Python - Collections Module

The collections module provides alternatives to built-in container data types such as list, tuple and dict.


The namedtuple() function returns a tuple-like object with named fields. These field attributes are accessible by lookup as well as by index.

General usage of this function is:

collections.namedtuple(type_name, field-list)

The following statement declares a student class having name, age and marks as fields.

Example: Declare a Named Tuple
>>> import collections
>>> student = collections.namedtuple('student', [name, age, marks])

To create a new object of this namedtuple, do the following:

Example: Create Object of Named Tuple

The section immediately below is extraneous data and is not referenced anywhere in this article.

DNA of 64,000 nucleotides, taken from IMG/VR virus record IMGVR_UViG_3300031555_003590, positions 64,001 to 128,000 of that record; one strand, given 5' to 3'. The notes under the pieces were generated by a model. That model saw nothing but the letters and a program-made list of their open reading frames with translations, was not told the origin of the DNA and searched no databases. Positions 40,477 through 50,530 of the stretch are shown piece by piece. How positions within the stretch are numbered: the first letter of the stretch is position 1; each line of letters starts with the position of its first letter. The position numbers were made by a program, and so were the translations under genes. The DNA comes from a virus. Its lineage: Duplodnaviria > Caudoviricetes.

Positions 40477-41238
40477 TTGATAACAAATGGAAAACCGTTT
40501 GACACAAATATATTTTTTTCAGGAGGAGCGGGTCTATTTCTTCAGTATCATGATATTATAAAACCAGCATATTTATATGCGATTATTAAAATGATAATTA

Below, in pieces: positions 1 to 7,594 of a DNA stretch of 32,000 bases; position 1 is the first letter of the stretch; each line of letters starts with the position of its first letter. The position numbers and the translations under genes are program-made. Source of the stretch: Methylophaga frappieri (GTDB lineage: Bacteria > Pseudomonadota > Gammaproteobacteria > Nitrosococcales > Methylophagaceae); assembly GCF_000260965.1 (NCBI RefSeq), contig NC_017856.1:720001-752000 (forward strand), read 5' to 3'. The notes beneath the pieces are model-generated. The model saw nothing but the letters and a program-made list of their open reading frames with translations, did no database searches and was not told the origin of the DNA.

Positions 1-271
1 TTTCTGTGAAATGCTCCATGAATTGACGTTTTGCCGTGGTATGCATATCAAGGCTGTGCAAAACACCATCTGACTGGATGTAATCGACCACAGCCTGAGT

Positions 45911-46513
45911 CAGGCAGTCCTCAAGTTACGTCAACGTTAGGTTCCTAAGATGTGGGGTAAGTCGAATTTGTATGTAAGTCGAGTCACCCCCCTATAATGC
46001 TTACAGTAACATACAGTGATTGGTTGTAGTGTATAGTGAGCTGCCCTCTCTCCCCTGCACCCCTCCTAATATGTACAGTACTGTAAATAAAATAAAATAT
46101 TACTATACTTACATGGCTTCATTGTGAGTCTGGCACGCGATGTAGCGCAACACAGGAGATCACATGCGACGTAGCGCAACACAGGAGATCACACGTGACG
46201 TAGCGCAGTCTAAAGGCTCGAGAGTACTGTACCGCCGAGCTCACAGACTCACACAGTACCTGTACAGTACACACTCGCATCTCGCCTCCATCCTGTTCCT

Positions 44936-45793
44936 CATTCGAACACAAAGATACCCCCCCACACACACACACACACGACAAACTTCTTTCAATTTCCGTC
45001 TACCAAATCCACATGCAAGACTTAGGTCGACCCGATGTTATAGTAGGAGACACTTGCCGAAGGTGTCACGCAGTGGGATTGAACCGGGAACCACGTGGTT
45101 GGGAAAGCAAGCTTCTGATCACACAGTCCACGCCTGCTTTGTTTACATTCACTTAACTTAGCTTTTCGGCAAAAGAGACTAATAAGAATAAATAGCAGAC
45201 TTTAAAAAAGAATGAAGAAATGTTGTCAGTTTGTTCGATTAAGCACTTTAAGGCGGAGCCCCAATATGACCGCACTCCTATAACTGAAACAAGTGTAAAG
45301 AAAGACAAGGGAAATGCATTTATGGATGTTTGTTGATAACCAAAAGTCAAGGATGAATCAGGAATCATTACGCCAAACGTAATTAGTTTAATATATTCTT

>>> s1 = student("Imran", 21, 98)

The values of the field can be accessible by attribute lookup:

Example: Access Named Tuple

Or by index:

Example: Access Named Tuple


The OrderedDict() function is similar to a normal dictionary object in Python. However, it remembers the order of the keys in which they were first inserted.

Example: Ordered Dictionary
import collections

d1 = collections.OrderedDict()
d1['A'] = 65
d1['C'] = 67
d1['B'] = 66
d1['D'] = 68

for k,v in d1.items():
    print (k,v)
A 65
C 67
B 66
D 68

Upon traversing the dictionary, pairs will appear in the order of their insertion.


A deque object support appends and pops from either ends of a list. It is more memory efficient than a normal list object. In a normal list object, the removal of any item causes all items to the right to be shifted towards left by one index. Hence, it is very slow.

Example: Deque
>>> q=collections.deque([10,20,30,40])
>>> q.appendleft(0)
>>> q
deque([0, 10, 20, 30, 40])
>>> q.append(50)
>>> q
deque([0, 10, 20, 30, 40, 50])
>>> q
deque([0, 10, 20, 30, 40])
>>> q.popleft()
>>> q
deque([10, 20, 30, 40])

Learn more about the collections module in Python docs.